Mexico's President Miguel de la Madrid ended his visit here Thursday in obvious disagreement with President Reagan's approach to Central America. At the same time, a group that includes a number of former high-ranking American and Latin American cabinet ministers issued a report here calling for more emphasis on peace negotiations in Central America. The report tended to be more supportive of the Mexican view on Central America than that of the Reagan administration.
Differences between the United States and Mexico emerged most clearly on Wednesday when President de la Madrid addressed a joint session of the US Congress. The Mexican leader issued what amounted to a warning to the Reagan administration that the US cannot impose its will on Central America by force.
While de la Madrid did not explicitly criticize the Reagan administration, he made it clear that Mexico disagrees with the administration's emphasis on the East-West aspect of the Central American conflict. President Reagan has stressed what he describes as a threat to the region from a ''totalitarian coalition'' of Cuba, Nicaragua, and the Soviet Union. The Mexican President has emphasized the economic, social, and political roots of the conflict. He also called in his speech to Congress for an acceptance of ''pluralism,'' stating that ''a uniform style of democratic life cannot be imposed on anyone.''
In addressing the question of differences with Mexico over Central America, meanwhile, President Reagan tended to follow the standard administration line. He stated that while the US and Mexico may disagree on the means of achieving their aims in Central America, they do agree on the goals.
One of the key differences between the two nations centers on the nature of the leftist-led regime in Nicaragua. The administration often gives the impression that it cannot tolerate the Sandinista regime as it is now constituted. The US has been aiding the ''contra'' rebels fighting against the Sandinistas. Mexico, on the other hand, has provided Nicaragua with generous aid since its takeover by the Sandinistas in 1979. Mexico also maintains friendly ties with Cuba.
What annoys some American officials is their impression that Mexico uses its ties with Cuba and with leftist forces in Central America not only to emphasize its independence from the United States, but also for domestic purposes. In the American view, the Mexicans use their Central American policy to try to appease the leftist political opposition within Mexico itself as well as the left wing of the ruling Mexican political party there.
In its new 55-page study, the Inter-American Dialogue group recommended, among other things, that the Reagan administration halt aid to the contra rebels in Nicaragua, encourage negotiations in El Salvador, and give greater support to the Contadora peace process led by Mexico, Colombia, Venezuela, and Panama. The group also suggested the US communicate more effectively with Cuba about Central America to avoid ''miscalculation and danger of a wider war.''
The 50-member group of prominent citizens from Latin America, the Caribbean, Canada, and the United States, has met since 1982 in three plenary sessions and in small working groups. From Latin America, the group includes two former presidents, four former foreign ministers, and six former finance ministers.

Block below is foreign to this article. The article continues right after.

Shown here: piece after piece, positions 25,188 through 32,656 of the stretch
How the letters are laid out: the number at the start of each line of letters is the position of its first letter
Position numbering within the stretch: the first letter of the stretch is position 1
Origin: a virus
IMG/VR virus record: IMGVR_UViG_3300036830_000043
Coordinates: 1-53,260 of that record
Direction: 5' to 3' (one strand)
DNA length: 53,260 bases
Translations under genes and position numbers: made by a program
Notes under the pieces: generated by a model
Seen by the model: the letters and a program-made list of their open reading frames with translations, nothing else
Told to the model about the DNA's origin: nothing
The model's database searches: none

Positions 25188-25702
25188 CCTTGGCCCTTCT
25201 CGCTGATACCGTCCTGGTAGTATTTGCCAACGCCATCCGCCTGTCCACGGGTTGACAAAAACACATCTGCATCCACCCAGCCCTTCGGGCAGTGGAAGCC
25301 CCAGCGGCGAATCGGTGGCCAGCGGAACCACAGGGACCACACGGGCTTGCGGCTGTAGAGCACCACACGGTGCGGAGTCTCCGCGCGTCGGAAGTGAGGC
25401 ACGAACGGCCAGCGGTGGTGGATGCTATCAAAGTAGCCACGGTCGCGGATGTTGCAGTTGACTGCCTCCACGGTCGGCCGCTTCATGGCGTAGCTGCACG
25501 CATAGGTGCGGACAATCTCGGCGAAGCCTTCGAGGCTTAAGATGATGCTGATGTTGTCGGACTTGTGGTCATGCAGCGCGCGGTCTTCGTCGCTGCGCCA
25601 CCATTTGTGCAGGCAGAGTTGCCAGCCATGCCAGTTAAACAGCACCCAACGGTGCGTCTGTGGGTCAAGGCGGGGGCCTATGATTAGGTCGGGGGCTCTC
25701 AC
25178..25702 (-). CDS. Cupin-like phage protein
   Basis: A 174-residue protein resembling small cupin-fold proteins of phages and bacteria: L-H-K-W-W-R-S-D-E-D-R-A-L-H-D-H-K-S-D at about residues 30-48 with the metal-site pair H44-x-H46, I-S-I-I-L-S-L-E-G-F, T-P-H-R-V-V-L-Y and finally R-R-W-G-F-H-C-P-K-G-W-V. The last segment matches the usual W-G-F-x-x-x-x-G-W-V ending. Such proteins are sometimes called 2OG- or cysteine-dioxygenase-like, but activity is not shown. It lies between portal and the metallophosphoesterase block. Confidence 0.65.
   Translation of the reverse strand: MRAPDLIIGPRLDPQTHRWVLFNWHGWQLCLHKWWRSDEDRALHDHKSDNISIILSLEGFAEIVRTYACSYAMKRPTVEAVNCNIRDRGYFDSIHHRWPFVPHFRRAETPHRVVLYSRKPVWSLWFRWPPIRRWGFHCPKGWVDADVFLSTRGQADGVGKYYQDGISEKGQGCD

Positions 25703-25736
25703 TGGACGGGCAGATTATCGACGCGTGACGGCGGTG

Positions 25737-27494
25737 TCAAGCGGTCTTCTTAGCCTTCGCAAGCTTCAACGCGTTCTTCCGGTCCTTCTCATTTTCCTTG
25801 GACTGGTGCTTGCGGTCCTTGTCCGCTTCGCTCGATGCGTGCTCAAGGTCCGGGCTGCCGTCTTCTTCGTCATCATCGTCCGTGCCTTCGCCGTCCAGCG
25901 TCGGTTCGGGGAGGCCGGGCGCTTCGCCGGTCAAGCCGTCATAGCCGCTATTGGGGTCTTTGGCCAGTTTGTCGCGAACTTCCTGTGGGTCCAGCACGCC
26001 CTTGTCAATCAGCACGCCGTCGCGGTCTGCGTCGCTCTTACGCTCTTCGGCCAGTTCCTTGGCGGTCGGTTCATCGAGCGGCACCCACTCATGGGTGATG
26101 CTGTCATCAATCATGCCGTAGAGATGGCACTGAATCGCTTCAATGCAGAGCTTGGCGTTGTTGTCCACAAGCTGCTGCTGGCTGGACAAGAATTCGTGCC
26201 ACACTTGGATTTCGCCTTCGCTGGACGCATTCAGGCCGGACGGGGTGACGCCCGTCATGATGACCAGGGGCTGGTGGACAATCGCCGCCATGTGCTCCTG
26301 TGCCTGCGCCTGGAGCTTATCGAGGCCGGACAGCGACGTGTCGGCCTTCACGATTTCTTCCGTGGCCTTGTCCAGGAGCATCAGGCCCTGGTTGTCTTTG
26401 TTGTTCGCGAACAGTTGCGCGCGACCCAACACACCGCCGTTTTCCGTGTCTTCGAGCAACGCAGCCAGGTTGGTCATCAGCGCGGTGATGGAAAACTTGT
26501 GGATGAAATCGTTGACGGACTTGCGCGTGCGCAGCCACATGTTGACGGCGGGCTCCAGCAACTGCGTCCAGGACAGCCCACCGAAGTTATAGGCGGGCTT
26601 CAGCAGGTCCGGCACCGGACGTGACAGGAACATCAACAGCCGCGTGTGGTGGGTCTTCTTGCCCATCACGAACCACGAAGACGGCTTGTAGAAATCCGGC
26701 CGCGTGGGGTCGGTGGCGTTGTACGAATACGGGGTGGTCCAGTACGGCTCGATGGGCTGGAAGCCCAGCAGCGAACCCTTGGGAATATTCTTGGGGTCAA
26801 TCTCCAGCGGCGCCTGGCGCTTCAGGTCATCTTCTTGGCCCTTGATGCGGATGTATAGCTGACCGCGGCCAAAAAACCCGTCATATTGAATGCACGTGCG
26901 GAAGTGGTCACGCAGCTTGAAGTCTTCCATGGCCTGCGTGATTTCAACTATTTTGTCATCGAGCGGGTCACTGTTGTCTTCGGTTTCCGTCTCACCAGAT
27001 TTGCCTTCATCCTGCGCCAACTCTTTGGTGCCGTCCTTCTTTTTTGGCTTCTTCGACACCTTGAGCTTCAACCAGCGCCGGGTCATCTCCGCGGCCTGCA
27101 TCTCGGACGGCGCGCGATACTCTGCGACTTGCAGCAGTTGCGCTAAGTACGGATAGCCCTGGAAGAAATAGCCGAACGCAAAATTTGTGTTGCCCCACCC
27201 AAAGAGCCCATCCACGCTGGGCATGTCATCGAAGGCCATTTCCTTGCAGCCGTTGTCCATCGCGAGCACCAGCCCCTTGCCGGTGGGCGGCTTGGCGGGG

On the US side, members include former Secretaries of State Edmund S. Muskie and Cyrus R. Vance and former Defense Secretaries Robert S. Mcnamara and Elliot L. Richardson.
The group's co-chairmen are Galo Plaza Laso, former president of Equador and former secretary-general of the Organization of American States (OAS), and Sol M. Linowitz, who was a co-negotiator of the Panama Canal treaties and US ambassador to the OAS. Mr. Linowitz has been an outspoken critic of Reagan's Central American policies.
The work of the Inter-American Dialogue group has been financed with the help of private foundations and corporations. Its new report was published by the Aspen Institute for Humanistic Studies.
At a press conference on Thursday, Ambassador Linowitz said the group had ''no magic solution to offer'' on Central America. But he said the group believed that ''the overriding imperative is to reduce the military conflict in Central America and to redouble our cooperative efforts to forge a political solution to the struggles there.
''The Contadora process . . . offers the best means for exploring the way to peace,'' said Linowitz.
As a first step, the group recommends that an effort be made to reach a regional agreement not to establish new offensive or strategic facilities in Central America or the Caribbean, or to threaten the territorial integrity of any country. At the same time, it says the US should make clear to the Soviet Union that any attempt by the Soviets to introduce combat forces, bases, offensive weapons, or strategic facilities into the Caribbean Basin would be responded to by all the means needed to prevent or reverse it.
The group's report states that the US should, however, immediately end support for the contra rebels in Nicaragua.
''Although some of us think that past pressures may have influenced Nicaragua to be more conciliatory, we believe that further support for them is unjustifiable,'' the report says. ''It would be ineffective, counterproductive, and, in the view of most of us, plain wrong.
''The Contadora countries should obtain firm assurances from Cuba and Nicaragua that neither country will provide military or paramilitary support for the insurgents in El Salvador,'' the report continues.
''If such assurances are forthcoming and are not contradicted in practice, the United States should demonstrate its readiness to cooperate for peace by scaling down the level of its military construction in Honduras and by reducing the duration, size, and frequency of its maneuvers in the region.''